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Furniture Breaks Away From Institutional Design

Health Facilities Management September 6, 2017


Designers focus on function and safety without sacrificing comfort

Written by Neal Lorenzi


Ergonomics, strength, cleanability, family-friendly features and modular designs are key elements of the latest hospital furniture. Highly configurable designs that accommodate a variety of health care spaces represent another trend, along with universal design solutions that meet the needs of all users.

Among the challenges to specifying furniture for hospital settings is the need to design highly durable, multifunctional furniture that works across a broad spectrum of users. The 24/7 health care environment, paired with a need for elevated cleanability, poses another challenge. 

“Privacy also must be considered when planning health care environments,” says Deborah Breunig, vice president of sales and marketing for the health care market, KI Furniture, Green Bay, Wis. “It is possible to achieve a level of privacy and openness by using glass architectural wall solutions or mobile furniture solutions that allow hospitals to cater to each patient's unique needs.”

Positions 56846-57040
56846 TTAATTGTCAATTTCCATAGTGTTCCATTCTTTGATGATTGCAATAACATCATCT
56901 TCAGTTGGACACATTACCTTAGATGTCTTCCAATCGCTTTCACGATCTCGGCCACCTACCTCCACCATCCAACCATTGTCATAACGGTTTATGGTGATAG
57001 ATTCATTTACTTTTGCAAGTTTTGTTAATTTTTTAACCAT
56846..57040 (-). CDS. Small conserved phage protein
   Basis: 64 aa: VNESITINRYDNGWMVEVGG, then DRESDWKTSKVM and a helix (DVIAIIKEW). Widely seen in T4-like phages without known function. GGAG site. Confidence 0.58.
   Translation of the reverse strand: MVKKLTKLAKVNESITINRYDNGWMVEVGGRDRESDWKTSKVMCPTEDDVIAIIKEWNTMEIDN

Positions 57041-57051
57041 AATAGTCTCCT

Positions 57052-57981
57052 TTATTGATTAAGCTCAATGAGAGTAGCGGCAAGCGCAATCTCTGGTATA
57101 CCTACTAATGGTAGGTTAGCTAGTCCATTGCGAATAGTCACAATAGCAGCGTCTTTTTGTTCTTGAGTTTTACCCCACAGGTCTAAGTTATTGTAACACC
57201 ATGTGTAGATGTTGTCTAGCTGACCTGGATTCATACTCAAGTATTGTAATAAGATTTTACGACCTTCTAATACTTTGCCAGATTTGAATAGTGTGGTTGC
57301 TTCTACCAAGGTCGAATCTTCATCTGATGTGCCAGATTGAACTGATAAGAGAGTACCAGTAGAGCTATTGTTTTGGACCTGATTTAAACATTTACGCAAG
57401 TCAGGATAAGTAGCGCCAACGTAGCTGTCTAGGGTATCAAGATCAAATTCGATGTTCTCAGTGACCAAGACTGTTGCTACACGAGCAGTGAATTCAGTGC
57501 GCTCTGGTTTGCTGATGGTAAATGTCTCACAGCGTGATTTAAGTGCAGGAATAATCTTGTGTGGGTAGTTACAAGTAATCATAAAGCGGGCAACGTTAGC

Four furniture trends 

A closer look at some of these features demonstrates how furniture manufacturers are meeting the needs of the health care environment. 


The latest ergonomics innovations for furniture focus on both patients and caregivers. These innovations facilitate movement for all parties, help to improve productivity and reduce the likelihood of injuries.

There are certain commonalities when it comes to patient ergonomics, but no two patients are alike, says Angel Ness, health care contract sales manager, Champion Manufacturing Inc., Elkhart, Ind. An individual patient's height, weight, strength, dexterity and other factors determine his or her unique ergonomics. “We design for the middle of the potential patient population and then offer a wide range of features, options and accessories that allow caregivers to customize solutions for their unique patient populations. 

“During the design phase, you must consider what you can put within the reach of a patient's fingertips to facilitate their safety, support, comfort and empowerment,” Ness adds. ”Champion offers heat, massage, TV mounts, tablet holders and a variety of cushions to empower patients and enhance comfort.”

From an ergonomics perspective, the physical well-being of health care workers often has been overlooked in the past, according to Tim Straker, vice president, marketing/global customer experience, Herman Miller Inc., Zeeland, Mich. On a positive note, he sees more hospitals investing in high-performing ergonomic seating, as well as an increased adoption of height-adjustable surfaces, and a wider variety of work solutions and postures. These solutions help to optimize ergonomics for specific work modes and activities.